There is an old joke, with many variations that goes something like this: a foreigner came to visit a friend in America, and they went to watch a Pittsburgh Steelers football game. After the game, his friend asked him how he liked American football, and the foreigner answered said, “Well… it was very exciting, but why was everyone so animated about 25 cents?” His friend replied, “What do you mean?” He answered back, “Everyone kept yelling ‘Get the quarter back! Get the quarter back!’”
As silly as an entire football team running around to get 25 cents, Harrisburg special interest groups frequently do the political equivalent, recently in the case of Pennsylvania’s public cyber schools. Teachers unions, the school board association, and several lawmakers bemoan the amount of money cyber schools are “taking from” school districts. A proposal from the Department of Education would restrict the amount of funding cyber schools receive, based on whichever school (meeting basic standards) spent the least.
Yet the total cost of Pennsylvania’s cyber schools represents less than 1% of the $24 billion taxpayers spent on Pennsylvania’s public schools last year. By comparison, school districts spent 16 times that amount on construction and debt service alone.
More importantly, cyber schools cost significantly less per pupil than district-run schools. While school districts spend over $13,300 per pupil, cyber schools received $8,700, on average, for each student—a difference of nearly $5,000 per pupil. In addition, the state reimburses school districts for 30% of the cost of charter schools (including cyber schools). In other words, school districts keep more than half of their per-pupil costs for each child they no longer educate.
Other charges against cyber schools are equally baseless. Cyber schools’ performances are measured just as other public schools are. Cyber school students must take the state standardized test, and the results are posted online. Like all charter schools—unlike traditional public schools—cyber schools are up for review every few years and can have their charter revoked and be closed down for failure.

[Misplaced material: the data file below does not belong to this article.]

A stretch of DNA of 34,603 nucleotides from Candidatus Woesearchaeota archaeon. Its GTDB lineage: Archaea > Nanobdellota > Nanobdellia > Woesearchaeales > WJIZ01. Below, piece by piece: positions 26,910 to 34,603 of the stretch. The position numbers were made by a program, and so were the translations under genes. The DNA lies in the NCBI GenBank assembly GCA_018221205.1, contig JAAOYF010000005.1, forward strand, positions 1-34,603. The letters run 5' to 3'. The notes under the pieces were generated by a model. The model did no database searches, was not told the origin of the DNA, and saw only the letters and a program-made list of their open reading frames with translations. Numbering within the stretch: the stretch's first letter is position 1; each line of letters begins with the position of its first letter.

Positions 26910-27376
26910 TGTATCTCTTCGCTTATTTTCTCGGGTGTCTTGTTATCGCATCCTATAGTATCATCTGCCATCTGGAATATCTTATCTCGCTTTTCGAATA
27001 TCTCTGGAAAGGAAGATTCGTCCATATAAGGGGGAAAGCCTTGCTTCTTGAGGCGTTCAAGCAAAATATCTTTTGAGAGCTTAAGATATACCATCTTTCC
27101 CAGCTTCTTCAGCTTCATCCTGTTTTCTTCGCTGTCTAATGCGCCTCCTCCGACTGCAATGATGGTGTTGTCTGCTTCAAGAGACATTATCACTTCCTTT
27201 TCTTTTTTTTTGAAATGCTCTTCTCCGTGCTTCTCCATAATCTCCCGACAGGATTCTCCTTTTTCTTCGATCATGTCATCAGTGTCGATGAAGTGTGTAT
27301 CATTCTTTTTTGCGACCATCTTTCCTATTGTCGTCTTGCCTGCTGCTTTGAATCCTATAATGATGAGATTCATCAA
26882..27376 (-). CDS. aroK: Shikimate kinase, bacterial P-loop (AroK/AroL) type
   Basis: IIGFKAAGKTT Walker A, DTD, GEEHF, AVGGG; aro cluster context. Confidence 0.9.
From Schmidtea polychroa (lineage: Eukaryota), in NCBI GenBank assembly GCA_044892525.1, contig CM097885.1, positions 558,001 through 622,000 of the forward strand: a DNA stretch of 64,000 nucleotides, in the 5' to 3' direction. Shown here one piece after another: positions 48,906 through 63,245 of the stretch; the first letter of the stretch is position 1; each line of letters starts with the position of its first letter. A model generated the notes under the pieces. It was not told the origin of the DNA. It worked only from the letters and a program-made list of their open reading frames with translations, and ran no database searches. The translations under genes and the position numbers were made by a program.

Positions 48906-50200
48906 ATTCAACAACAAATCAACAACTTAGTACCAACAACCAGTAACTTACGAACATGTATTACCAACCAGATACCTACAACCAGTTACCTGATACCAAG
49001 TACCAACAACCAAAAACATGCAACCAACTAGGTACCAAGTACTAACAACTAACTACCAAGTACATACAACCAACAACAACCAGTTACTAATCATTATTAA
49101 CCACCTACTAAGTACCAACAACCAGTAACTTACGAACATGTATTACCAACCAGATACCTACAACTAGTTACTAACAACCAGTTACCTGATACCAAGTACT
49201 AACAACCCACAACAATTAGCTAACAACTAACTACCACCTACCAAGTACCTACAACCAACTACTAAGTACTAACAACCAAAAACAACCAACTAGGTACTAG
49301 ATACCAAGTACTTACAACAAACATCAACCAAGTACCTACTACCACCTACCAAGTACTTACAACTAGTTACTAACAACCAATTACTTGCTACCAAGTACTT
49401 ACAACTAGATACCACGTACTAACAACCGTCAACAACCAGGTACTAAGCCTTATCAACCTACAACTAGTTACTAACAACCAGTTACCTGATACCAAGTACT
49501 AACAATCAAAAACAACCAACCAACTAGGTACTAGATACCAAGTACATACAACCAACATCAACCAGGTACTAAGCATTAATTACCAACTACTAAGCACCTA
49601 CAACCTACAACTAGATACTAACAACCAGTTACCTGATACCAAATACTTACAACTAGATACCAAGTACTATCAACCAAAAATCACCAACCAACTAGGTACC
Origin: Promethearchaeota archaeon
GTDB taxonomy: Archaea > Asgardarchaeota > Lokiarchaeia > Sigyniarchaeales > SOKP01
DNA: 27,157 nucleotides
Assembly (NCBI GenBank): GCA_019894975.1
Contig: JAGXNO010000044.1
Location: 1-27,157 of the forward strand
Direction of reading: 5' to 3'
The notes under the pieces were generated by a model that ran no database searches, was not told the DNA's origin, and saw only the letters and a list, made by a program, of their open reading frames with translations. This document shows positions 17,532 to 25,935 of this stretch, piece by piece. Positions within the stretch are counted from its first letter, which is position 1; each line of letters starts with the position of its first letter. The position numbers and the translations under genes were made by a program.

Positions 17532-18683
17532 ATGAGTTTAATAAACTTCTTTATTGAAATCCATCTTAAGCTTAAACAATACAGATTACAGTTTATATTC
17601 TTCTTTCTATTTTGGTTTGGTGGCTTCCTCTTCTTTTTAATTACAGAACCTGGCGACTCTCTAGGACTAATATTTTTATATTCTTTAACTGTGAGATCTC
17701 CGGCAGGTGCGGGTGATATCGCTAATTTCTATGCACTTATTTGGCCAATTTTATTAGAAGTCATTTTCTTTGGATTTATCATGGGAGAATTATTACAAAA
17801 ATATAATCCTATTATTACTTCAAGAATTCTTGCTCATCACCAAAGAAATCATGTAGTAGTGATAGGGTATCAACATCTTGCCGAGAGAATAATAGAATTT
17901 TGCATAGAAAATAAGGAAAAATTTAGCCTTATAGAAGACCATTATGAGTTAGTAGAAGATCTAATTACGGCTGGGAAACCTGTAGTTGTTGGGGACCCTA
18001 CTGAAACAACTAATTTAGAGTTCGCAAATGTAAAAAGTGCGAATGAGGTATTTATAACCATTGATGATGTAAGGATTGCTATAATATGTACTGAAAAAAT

Most importantly, cyber schools only receive funding because parents are choosing to send their children to them. The number of parents making that choice continues to grow (nearly 20,000 students are enrolled in cyber schools this year), so cyber schools must be doing something right to keep attracting and retaining more and more students. It is true that cyber schools are not appropriate for all students, but they do provide an alternative to traditional public schools for many students. Cyber schools can serve both struggling and advanced students (and those struggling in one subject yet advanced in another), and often provide students safer and better educational options than their assigned school.
So why are cyber schools being targeted for funding cuts, even while the Rendell administration and many lawmakers claim that school districts don’t get enough funding? Part of the reason is rent-seeking behavior—school boards want to keep taxpayer money in the schools they control, just as the teacher unions wants the funding to remain in unionized schools.
There are also legitimate points made that cyber students get more or less funding based on which school district they live in. But this same discrepancy occurs among school districts—at a larger scale with greater discrepancy. Targeting cyber schools does nothing to address this issue. A standard rate of payment to schools makes a lot of sense, but the proposed reform discriminates against cyber school students and schools.
The current state funding formula protects districts—ensuring they get more funding every year, even if their enrollments decline. Instead, schools should receive funding based on how many students they educate (weighted for low-income and special needs students), as cyber schools do now, not based on political decisions. Education dollars should be used to fund the education of children, not directed to specific buildings or districts.
School districts should follow the model set up by cyber schools and bricks-and-mortar charter schools. Dollars should follow scholars—the funding should follow students to any public school of their choosing. All schools should have to complete the charter and review process and lose their charter if they fail to perform adequately. Only by giving parents choices and greater control of their children’s education—no matter how many billions of quarters taxpayers spend—can Pennsylvania improve its system of education.
Nathan A. Benefield is Director of Policy Research with the Commonwealth Foundation (www.CommonwealthFoundation.org), an independent, nonprofit public policy research and educational institute based in Harrisburg.